|Masler, Edward - Pete|
Submitted to: Comparative Biochemistry and Physiology
Publication Type: Peer Reviewed Journal
Publication Acceptance Date: 2/16/1999
Publication Date: N/A
Citation: Interpretive Summary: The control of insect pests is a perplexing and costly problem for American agriculture. Environmental concerns over the use of chemical pesticides, increasing pressures for the availability of efficient and specific control methods, and international economic competition are problems that demand that agricultural research discover and develop new insect control agents. Parasitic wasps represent an effective natural control for agriculturally important insects, especially lepidopteran larvae which can injure and destroy plants by feeding upon leaves or roots. One of the mechanisms by which these wasps act is the injection of venom into the target insect. The venom can paralyze or kill the insect but is harmless to humans and other animals. We have discovered and partially characterized a component of wasp venom which inhibits gypsy moth larvae from feeding. The component is a protein and is effective at nanogram levels in stopping larval growth. .This discovery presents an opportunity to exploit an endogenous insect molecule, a naturally occurring growth inhibitor, for the specific control of pest insects. This information will be used by researchers in the agrochemical, agricultural biotechnology, and forest industries, who are developing safe, selective methods for insect control.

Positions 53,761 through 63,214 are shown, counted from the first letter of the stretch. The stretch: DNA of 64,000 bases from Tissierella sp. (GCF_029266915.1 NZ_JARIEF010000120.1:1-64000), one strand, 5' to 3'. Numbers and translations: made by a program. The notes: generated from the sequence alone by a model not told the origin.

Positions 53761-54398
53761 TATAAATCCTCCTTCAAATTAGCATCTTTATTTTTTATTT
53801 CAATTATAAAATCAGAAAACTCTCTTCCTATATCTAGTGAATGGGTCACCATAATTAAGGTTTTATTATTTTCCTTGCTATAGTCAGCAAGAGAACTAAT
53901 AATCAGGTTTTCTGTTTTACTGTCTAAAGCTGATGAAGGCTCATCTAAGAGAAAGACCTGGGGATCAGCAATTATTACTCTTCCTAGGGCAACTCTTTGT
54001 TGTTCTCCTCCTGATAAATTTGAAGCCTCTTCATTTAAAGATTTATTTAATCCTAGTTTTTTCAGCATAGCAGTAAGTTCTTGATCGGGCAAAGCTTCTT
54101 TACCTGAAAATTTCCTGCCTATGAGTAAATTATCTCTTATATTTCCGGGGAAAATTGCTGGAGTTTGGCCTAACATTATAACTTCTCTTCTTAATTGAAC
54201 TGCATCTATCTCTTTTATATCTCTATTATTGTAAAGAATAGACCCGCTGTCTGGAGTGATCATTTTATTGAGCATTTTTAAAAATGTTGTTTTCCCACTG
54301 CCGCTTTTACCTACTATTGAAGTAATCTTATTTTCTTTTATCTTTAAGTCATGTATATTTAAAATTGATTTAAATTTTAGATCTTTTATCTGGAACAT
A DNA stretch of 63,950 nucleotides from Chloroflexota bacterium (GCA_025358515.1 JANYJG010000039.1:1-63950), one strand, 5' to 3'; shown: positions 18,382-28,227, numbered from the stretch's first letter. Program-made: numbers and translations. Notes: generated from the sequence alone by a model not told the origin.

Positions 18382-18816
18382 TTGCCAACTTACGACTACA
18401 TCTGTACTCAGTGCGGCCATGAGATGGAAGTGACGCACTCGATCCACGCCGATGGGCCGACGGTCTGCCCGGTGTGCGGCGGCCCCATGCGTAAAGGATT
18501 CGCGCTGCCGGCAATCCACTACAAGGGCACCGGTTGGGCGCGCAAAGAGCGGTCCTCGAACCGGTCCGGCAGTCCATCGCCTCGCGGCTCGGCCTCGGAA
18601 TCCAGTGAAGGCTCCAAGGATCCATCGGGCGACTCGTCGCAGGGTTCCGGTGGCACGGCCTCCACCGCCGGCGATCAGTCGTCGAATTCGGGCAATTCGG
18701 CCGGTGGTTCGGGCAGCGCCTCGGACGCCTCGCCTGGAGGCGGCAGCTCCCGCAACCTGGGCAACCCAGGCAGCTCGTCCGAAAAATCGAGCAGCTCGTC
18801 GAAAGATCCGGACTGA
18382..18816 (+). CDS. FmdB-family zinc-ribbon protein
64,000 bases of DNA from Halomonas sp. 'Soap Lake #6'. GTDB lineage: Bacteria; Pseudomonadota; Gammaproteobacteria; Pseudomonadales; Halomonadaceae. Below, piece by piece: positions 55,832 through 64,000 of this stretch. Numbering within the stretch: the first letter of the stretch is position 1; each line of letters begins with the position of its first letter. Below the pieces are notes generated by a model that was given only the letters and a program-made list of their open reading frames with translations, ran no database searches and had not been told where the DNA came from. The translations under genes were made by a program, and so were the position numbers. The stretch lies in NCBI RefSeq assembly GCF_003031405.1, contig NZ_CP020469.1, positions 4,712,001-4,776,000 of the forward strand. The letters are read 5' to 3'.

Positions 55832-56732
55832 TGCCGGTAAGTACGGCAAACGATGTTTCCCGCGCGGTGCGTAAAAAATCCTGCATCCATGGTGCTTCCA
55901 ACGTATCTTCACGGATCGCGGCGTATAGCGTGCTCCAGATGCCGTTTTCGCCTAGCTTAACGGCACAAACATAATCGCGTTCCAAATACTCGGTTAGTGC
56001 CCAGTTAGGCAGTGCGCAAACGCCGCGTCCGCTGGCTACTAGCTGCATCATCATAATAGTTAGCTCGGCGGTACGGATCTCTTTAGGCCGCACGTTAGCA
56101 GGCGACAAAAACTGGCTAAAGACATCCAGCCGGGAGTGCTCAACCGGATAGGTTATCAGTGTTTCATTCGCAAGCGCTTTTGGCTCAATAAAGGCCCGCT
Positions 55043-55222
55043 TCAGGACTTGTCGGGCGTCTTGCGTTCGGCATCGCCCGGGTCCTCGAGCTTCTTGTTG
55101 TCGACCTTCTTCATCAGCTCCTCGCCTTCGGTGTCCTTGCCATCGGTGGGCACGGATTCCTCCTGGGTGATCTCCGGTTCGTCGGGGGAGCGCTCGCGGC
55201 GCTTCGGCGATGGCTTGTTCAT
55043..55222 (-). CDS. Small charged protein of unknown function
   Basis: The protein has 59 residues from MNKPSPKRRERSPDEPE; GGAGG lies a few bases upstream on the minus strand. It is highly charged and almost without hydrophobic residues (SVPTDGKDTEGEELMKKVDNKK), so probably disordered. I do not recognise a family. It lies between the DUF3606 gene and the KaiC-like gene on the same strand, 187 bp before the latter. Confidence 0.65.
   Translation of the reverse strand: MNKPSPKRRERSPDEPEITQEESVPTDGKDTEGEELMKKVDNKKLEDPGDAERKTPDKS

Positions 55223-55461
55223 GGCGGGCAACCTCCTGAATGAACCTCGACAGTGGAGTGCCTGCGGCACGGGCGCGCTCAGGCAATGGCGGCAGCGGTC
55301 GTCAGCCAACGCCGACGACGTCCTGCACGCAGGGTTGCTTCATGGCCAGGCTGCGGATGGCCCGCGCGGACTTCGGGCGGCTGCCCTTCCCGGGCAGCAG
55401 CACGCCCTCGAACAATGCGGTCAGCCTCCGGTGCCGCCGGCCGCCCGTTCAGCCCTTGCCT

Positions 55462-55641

Technical Abstract: Larvae of the gypsy moth Lymantria dispar undergo growth inhibition when injected with extract of the venom glands of the adult female ectoparasitic wasp Microbracon hebetor. The inhibition is dose dependent and, at 5 days after injection, growth is inhibited 50 percent by 2 x 10-3 ug venom gland protein per mg larval weight. Doses greater than 3 x 10-2 ug prevent growth completely, leading to larval death. Chromatographic fractions which elute between 35kD and 66kD molecular weigh markers are capable of inhibiting growth, cause larval mortality, and delay pupation. At 7 days after injection, growth is inhibited 50 percent at 4 x 10-4 ug fraction protein per mg larval weight. Crude extract and column fractions each cause their effects without evidence of extended paralysis and without acute toxicity. Inhibition of growth apparently is due to a reduction in feeding activity.